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Church of St John and St Paul   (Chiesa di SS. Giovanni e Paolo)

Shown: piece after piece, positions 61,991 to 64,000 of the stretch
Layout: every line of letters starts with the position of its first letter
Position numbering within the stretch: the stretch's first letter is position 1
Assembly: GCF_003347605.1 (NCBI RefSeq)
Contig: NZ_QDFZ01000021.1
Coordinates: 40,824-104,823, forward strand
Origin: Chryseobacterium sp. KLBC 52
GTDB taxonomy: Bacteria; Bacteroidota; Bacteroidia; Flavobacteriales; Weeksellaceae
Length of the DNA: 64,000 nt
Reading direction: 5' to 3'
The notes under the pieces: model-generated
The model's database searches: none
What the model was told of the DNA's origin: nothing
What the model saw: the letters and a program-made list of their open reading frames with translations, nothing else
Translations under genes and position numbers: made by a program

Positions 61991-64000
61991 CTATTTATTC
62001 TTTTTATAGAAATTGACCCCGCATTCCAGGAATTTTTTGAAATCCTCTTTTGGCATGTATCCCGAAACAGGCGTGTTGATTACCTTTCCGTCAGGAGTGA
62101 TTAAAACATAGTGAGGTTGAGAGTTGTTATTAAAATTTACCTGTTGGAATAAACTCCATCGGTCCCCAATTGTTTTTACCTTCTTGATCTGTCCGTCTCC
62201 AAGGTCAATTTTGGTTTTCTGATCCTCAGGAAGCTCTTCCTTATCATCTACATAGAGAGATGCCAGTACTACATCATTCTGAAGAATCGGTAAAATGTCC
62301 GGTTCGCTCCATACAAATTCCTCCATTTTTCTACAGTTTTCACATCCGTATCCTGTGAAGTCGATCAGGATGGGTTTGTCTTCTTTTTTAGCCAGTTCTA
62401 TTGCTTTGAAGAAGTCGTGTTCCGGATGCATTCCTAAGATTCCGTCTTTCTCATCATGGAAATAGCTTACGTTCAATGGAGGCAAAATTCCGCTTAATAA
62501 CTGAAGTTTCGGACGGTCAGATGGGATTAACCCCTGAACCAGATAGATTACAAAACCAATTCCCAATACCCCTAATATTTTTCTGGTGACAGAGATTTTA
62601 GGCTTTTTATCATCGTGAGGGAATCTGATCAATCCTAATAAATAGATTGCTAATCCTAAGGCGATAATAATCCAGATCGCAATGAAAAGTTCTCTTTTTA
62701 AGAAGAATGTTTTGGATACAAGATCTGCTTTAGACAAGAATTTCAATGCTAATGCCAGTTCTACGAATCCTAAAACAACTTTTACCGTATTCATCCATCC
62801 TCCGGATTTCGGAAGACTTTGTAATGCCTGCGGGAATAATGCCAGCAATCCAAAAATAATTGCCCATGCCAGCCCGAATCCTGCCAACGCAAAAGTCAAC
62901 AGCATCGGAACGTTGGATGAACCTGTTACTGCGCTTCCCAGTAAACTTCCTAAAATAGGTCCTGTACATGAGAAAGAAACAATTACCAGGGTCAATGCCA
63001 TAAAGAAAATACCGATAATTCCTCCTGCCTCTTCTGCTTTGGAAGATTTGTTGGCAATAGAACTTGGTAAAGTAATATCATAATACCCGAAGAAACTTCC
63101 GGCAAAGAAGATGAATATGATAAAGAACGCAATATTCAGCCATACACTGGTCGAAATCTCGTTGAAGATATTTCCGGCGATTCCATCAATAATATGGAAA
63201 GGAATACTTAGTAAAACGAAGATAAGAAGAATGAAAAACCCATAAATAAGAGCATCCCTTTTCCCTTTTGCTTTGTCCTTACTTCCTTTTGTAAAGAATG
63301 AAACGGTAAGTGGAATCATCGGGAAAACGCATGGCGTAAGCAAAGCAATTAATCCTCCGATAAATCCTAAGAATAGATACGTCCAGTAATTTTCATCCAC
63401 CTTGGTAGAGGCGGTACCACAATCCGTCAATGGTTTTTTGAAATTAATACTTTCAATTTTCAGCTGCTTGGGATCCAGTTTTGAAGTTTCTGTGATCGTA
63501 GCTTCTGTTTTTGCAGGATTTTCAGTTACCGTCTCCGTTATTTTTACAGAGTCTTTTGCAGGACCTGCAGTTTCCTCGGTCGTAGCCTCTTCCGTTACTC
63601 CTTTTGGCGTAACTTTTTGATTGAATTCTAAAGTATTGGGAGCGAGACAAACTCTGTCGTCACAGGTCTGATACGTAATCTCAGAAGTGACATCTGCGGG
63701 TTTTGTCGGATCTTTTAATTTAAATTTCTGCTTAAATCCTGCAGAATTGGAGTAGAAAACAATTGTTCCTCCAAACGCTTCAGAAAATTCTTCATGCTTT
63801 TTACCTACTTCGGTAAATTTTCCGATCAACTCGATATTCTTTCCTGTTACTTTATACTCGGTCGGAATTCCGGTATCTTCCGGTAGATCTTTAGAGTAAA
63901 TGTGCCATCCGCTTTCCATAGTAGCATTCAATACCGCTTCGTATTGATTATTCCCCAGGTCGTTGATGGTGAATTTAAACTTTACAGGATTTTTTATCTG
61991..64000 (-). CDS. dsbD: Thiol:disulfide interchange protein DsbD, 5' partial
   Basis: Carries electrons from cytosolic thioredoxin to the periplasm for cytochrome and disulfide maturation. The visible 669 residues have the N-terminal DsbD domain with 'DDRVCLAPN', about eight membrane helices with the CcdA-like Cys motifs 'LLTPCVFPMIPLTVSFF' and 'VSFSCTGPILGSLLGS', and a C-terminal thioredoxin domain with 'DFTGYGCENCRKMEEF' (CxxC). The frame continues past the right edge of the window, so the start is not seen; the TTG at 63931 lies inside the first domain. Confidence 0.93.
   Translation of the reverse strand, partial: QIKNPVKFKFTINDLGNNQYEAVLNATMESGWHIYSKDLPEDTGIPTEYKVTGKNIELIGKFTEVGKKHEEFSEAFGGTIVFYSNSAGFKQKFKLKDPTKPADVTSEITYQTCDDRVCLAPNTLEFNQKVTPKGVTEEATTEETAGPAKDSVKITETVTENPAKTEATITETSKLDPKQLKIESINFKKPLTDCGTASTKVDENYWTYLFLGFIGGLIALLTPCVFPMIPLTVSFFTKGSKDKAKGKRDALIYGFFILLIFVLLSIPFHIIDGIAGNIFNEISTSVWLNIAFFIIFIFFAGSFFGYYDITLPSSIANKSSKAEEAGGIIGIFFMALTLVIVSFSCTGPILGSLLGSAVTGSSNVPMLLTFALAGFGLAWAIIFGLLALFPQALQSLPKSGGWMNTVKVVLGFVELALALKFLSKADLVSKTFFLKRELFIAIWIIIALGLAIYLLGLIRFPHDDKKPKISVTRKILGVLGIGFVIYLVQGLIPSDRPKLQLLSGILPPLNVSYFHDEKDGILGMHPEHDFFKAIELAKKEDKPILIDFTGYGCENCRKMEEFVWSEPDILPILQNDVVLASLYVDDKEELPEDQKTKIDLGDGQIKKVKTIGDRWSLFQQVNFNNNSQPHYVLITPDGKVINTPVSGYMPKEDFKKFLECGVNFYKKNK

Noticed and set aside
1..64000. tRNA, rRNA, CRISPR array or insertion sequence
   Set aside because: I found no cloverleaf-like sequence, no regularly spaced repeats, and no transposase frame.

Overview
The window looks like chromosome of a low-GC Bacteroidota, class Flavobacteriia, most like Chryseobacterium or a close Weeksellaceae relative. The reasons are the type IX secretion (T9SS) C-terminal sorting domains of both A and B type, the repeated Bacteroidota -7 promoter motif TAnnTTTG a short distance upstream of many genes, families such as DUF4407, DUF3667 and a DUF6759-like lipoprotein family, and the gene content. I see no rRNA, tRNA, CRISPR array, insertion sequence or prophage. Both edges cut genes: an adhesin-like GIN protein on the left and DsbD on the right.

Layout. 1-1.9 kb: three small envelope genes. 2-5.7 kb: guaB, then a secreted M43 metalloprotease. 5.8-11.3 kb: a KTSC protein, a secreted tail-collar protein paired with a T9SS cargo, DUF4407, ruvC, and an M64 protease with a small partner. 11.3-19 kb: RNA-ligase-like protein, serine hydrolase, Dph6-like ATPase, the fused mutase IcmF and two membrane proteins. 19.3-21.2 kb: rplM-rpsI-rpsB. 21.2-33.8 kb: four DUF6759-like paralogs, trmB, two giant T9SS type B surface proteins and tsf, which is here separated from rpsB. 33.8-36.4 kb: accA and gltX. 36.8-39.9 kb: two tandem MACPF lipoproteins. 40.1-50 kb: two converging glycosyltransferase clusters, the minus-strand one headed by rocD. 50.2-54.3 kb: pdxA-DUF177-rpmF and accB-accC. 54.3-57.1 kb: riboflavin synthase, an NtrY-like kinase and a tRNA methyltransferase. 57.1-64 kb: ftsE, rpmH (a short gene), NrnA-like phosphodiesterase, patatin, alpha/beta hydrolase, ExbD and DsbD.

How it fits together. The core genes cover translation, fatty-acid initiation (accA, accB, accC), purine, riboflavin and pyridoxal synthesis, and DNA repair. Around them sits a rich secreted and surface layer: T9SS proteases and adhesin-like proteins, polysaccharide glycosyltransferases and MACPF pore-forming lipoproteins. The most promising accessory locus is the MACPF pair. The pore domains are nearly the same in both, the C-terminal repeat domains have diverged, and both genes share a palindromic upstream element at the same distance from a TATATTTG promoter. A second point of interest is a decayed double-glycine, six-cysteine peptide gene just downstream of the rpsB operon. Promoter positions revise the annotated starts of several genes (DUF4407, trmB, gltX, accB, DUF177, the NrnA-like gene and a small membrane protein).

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This little church stands in the center of Spoleto in the area known as the Vaita Filitteria, a Byzantine quarter during the Middle Ages. It was built out of ashlar stone and reused material from the Roman era. An inscription preserved inside the church dates the foundation to 1174, although thanks to recent excavations, it has been discovered that the church we see today was built on a previous religious building, which was found in the space currently occupied by the crypt. The church is accessed through a very narrow door decorated with a lunette. The external façade, of very simple design, is decorated in the upper part by a circular rose window with a cross inside and a square frame. On the external left wall there is still a beautiful fresco of the Madonna and Four Saints, which is unfortunately in bad condition. Inside there is a single nave with a presbytery, built in the sixteenth century, raised above the crypt (which is not accessible today) and there are numerous frescoes datable to a period between the 12th and 16th centuries. On the left wall, The Martyrdom of Thomas Becket from Canterbury, dating from the 13th century, is particularly noteworthy. This extraordinary work constitutes one of the very rare representations of the murder of the English bishop, recalling his controversy with the Chancellor of the Kingdom of England, Henry II. The event could also be interpreted in reference to the history of the city, connecting it to the struggle between empire and the papacy for sovereignty over the Duchy of Spoleto. On the right wall there is another valuable fresco representing Herod’s Banquet and the Dance of Salome. Another masterpiece depicting the Martyrdom of Saints John and Paul was detached from a wall of the crypt in 1961 and is now preserved in the National Museum of the Duchy at the Villa Albornoziana. The most recent frescoes are attributed to the local prelate and artist Pier Matteo Piergili, who worked in the small church in the sixteenth century.

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